Like other laser devices, this pen will not work on glass or on a mirror, but it worked fine on our desktops. At approximately 4 x 4.75 inches (101.6 x 120.6 mm), the included mouse pad is small. It is also very thin, about as thick as two sheets of paper. The mouse pad, however, is nicely textured and has a backing that makes it stick to any flat surface. We found the mouse pad very functional and using it definitely helped with the control of the pen.
Although the pen’s tracking was responsive, the right-click and scrolling functionality was sometimes delayed or seemed unresponsive.
Expect to spend some time with this device to get good at controlling it. We practiced for more than a week before we felt even somewhat comfortable with it. We didn’t find it useful for everyday computing or gaming, but for specialized uses like drawing, it will get the job done.
The User’s Manual also gives a brief explanation of how to clean the lens if it becomes dirty. There was no indication of how to tell if the lens is dirty. Also, included with the pen are two pen tips and no instructions are given on how or when to use these replacements.
After a month’s use we didn’t think we needed to clean the lens, but we decided to run through the procedure anyway. The clip that is included in the box is used to lift the lens cover and pop it off to clean the lens. Then the cover needs to be replaced. Dealing with such a tiny part was quite difficult.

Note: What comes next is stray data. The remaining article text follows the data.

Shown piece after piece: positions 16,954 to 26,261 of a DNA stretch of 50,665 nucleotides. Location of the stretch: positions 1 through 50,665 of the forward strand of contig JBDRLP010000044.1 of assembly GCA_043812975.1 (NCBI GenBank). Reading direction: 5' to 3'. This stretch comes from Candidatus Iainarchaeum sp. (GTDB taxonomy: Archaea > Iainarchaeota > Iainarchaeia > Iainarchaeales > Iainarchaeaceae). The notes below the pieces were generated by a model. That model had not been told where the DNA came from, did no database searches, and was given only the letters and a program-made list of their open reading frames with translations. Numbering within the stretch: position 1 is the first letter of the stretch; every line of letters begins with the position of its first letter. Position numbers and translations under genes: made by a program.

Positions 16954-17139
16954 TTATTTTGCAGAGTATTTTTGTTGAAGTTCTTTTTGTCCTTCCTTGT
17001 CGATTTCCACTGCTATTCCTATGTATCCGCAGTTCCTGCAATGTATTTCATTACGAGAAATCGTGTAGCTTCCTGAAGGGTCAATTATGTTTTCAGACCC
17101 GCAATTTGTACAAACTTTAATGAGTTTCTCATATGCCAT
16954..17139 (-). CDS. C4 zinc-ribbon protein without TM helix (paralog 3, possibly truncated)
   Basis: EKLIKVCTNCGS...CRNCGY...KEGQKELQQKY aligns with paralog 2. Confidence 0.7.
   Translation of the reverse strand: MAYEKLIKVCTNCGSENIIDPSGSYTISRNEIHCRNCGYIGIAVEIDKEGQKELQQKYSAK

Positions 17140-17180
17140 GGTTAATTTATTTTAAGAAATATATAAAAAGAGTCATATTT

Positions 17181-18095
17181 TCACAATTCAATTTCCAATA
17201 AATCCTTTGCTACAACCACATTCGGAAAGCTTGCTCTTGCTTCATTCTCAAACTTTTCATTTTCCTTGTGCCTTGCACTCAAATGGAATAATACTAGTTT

The main specifications for the Genius Pen Mouse include:
While the Genius Pen Mouse is very sturdy and stylish, it can be difficult to get used to and at times, erratic to use. The documentation is poor and cleaning the lens is difficult. If you can get past these drawbacks, it is an inexpensive option for tracing images, editing digital images, digital painting, note taking, or for electronic signatures.
We hope to see the Genius Pen Mouse continue to be improved as we think that with a few changes, future versions could be very useful.